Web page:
Forgeries of Uruguay

The First Issues
Issued I st October, 1856. Not definitely withdrawn from circulation until December 1859.
Lithographed by Mege and Willems at Montevideo on white wove paper of medium thickness.
The original sheets contained 35 stamps placed in seven rows of five.

1856 issues
The first 3 issues were forged by numerous “artists”, possibly at least 10
Most are easy to distinguish – like these beauties from 2 different forgers

The genuine traits are fairly consistent for all 3 due to;
The 80c values were made from the 35 stones of the 60c by removing the ’60’, this gives rise to 35 different minor varieties of the 80 c. The 1 real stamp was also made in this way, except that the whole bottom label was removed and replaced by the 1 real text, this also gives rise to 35 minor varieties.
So there lies a major problem, the 1 Real has 35 varieties

Above, color shades of the 1856 issue

Aside from all the easy to catch forgeries there are the Sperati’s
Sperati made several forgeries of these stamps, three of the 60 c, two of the 80 c and three of the 1 r values.
Uruguay was one of his favorite countries and he took extra care in making these forgeries.
The 60 & 80 have some definite Sperati traits, the best of the 1R is near perfect.
All the dozen or more traits of the genuine are in the Sperati 1R.

To really check the early Uruguay stamps one would need
a good forgery guide and a plating guide.
Possibly the best are;
The Postage Stamps of Uruguay  E.J. Lee  1931
‘Estudio de las Falsificaciones de los Sellos Postales del Uruguay’ Robert Hoffmann 1948

These are forged in great numbers
The 60c has at least 12 variations of the first type and 3 of the 2nd
The 80c has 4
The 1r has 5

I feel comfortable that these are genuine

Comparison of stamps provided by jkjblue

jkjblue left, Sperati right
Many similarities, “G”, “E”, “A”, “1”, “R”, “L”, Short line under the mouth

jkj left, genuine right

3 Sperati Best Grade -these stamps sell on auctions and command good prices.

3 very crude forgeries

1931 Exposition Sheets in 4 colors and values

1969 Stamp day

1858 Issues
Probably by far the most forged set in Uruguay.
The majority of stamps on general auctions I looked appeared to be counterfeits.
The 120c has at least 8 known forgery varieties
The 180c has 6
The 240c has 10

Genuine Issues

Sc 4 & 5

Sc 6 & 6a

Sc 6b

The Forgeries

Seranne Type C
“M” outside of frame
Small dots with no shading lines
“S” not touching the upper frame line
Large serif on the “1”
Large opening in the “O”
Pointed chin

Seranne Type F
“M” far from frame corner
Large opening in the “O”
Small shaded dots
“S”not touching the upper frame and no hump below it
Upward tail on “2”
Thin “1” with serif
Dash between eyes
Eyes looking left
Dent on side of chin

More Type F with forged cancels, “240” center opening of “0” is too large

A set of Type F attributed to Fournier – note the visible guide lines

Another series from with color variations – these are by far the most common

Sperati Forgeries

White dot in 240cent
Dot at the top of the head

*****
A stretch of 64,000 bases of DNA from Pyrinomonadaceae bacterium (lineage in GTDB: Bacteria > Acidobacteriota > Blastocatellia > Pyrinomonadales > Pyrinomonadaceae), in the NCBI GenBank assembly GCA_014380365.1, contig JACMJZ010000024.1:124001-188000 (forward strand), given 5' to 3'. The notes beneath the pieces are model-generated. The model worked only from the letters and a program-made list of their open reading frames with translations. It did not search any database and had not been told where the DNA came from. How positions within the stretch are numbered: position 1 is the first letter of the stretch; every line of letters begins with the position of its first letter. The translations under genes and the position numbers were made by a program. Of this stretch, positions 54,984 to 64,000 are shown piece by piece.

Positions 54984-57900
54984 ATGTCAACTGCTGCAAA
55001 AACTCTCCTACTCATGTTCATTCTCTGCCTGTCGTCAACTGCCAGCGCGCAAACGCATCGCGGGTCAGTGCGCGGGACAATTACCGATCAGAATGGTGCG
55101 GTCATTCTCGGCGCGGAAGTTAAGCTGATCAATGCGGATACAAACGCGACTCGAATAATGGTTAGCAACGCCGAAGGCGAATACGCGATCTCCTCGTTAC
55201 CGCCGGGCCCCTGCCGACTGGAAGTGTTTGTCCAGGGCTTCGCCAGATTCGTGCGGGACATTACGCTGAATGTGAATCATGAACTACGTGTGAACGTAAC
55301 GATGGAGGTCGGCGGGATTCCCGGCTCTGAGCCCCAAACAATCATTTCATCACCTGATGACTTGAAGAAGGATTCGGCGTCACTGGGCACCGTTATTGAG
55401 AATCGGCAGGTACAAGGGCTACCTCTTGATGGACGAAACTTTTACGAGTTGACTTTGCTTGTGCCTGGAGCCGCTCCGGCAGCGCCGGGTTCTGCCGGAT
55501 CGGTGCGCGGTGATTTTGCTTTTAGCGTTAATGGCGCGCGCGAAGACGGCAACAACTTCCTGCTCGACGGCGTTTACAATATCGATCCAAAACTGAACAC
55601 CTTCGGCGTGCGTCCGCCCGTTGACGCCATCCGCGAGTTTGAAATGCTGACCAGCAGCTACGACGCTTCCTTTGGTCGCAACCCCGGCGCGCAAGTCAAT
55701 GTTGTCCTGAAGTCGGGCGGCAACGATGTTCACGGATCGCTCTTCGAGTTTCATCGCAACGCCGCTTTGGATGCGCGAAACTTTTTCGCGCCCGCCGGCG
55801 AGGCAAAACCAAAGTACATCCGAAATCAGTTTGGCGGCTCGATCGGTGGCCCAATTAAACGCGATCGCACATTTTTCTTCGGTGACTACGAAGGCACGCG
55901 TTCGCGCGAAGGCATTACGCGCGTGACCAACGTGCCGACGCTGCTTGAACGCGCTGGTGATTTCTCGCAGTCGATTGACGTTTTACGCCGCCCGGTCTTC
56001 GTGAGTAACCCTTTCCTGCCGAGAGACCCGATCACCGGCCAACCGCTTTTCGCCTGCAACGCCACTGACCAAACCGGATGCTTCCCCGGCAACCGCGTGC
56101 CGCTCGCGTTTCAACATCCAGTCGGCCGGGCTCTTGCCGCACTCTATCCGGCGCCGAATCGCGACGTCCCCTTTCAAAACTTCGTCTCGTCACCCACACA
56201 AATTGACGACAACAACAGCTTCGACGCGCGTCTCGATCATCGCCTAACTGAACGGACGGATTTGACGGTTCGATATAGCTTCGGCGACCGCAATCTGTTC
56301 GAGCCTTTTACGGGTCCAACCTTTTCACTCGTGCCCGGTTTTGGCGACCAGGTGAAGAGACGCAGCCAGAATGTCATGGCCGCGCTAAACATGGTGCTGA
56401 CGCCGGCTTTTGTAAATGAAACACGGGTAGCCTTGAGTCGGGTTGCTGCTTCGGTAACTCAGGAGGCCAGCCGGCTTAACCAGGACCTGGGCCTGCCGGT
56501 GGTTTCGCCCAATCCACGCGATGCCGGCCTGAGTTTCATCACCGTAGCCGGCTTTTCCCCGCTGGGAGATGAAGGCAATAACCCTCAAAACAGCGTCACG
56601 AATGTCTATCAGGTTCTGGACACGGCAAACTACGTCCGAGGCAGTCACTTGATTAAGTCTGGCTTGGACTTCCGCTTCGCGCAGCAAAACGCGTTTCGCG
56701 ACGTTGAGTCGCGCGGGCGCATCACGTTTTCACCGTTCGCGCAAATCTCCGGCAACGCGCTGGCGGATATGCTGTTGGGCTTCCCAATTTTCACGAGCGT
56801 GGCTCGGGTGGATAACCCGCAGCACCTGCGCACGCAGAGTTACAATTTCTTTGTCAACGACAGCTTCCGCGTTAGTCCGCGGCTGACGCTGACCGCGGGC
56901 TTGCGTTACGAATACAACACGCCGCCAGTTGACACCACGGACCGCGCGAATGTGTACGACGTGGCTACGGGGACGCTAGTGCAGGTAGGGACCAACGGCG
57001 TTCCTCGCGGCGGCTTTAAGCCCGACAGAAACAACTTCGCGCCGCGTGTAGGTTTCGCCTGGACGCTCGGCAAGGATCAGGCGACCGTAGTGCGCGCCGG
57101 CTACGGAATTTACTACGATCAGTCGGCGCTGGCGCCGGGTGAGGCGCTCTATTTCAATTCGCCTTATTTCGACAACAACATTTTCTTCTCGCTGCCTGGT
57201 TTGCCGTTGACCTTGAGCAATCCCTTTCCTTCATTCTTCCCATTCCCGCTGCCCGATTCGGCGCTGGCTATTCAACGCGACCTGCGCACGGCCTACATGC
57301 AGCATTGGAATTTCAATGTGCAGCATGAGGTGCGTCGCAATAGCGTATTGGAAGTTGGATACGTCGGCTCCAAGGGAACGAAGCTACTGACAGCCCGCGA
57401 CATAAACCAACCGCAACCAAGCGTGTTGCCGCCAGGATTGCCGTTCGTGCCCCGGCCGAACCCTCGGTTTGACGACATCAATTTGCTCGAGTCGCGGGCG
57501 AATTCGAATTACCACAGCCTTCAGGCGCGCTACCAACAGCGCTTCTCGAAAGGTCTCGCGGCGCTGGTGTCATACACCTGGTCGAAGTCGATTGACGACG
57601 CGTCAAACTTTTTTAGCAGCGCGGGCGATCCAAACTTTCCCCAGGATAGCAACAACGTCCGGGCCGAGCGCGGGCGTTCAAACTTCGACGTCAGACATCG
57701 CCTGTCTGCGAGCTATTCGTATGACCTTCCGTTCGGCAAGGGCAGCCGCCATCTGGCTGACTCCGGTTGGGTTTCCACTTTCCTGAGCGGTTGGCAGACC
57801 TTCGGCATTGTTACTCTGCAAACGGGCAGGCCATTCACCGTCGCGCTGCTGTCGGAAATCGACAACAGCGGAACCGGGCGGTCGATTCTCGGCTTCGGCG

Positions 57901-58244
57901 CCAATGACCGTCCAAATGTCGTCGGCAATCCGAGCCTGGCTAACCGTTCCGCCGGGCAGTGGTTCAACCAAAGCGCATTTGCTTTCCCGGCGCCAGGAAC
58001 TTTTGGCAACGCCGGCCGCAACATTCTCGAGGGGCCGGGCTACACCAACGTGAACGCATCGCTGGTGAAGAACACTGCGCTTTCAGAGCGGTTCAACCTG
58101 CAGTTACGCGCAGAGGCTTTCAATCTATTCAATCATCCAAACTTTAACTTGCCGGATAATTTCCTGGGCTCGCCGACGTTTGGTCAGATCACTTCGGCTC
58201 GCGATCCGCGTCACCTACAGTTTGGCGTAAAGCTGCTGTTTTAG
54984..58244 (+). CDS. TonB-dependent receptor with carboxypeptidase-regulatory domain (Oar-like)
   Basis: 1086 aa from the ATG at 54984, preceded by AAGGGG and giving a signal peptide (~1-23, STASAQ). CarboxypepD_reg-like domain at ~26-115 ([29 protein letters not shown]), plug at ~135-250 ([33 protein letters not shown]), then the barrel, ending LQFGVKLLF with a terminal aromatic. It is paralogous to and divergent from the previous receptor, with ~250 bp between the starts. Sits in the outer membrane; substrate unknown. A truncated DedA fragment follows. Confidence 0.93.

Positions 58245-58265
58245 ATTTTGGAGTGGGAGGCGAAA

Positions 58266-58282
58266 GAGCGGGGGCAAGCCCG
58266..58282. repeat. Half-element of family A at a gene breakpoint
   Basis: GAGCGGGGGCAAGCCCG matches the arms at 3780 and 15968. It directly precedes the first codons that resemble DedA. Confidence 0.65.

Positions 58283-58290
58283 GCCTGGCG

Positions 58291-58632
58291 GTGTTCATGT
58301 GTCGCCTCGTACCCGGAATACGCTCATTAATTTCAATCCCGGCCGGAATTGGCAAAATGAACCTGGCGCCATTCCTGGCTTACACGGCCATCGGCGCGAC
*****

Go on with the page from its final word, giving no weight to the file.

Somewhat blurred rays

Sperati Proof

Sperati reproduction ‘D’ of the 240 c value. Above the ‘V’ of ‘MONTEVIDEO’ a large red dot in the white frameline can be found.

Fournier Seranne Type G

Broken dots and color spots top left, Dot touches the frame right
Joined frames top left
Frames joined
Spot of colour above the nose
Rays do not touch the frame circle

Some unknown forgers

Broken “M” and “C” joins inner frame with color

Left, Small dots
Thin letters
“S” small and not connected to frame
“1” too far right and small serif
Round face
Right, probably an excellent forgery as only the face does not appear to match the genuine version.
Also the “8” crosses the bottom lin

1859-60 Forgeries

Catalogs make few mentions of these forgeries but I found them to be both prolific and in many cases very dangerous.
The known forgeries in the thin numerals are;
60c, 5; 80c, 4; 100c, 3; 120c, 4; 180c, 5; 240c, 6
In the thick numerals
60c, 8; 80c, 5; 100c, 4; 120c, 3; 180c, 8 – there is possibly none of the 240c

Genuine Issues – Thin series

1. The circle is not in the center, it is slightly to the left and down.
2. Ray lines up with back of “E”
3. Bottom leg of the “E’s” longer than the top.
4. The rays do not touch the circle frame at the top.
5. The corner elements are all proportional.
6. The tear drop shapes point to the center of the flower elements. The right ones are shorter than the left ones.
7. “CORREO” on the right is longer than on the left, about 9.25mm vs. 8.25mm
8. The rays are made up of alternating straight and wavy lines.
9. The width on the right is ~3mm, on the left ~2.5mm
10. The “S” slants left and is 1mm from the end of the shaded frame.
11. There is a separating line about 2mm from outside frame.
12. There is an accent on the “E” and in the thin series generally does not touch the “E”
13. There are 2 breaks in the frame line.
14. The ray lines up with the center of the “N”.
15. Generally a dash is visible in these shapes.
16. This ray lines up with the back of the “R”.
17. This particular ray ends in a dot

Note that given the varieties, not all issues have all these genuine traits
There are many Classic Types which may help in their identification.
LINK is a Spanish listing of these types

Others of the thin series

1. Lower leg of “E” generally broken
2. Extended stroke on “4”
3. Left leg of “M” sometimes broken and curved to the left.

Thick Series

The traits of the Thin Numeral all apply plus,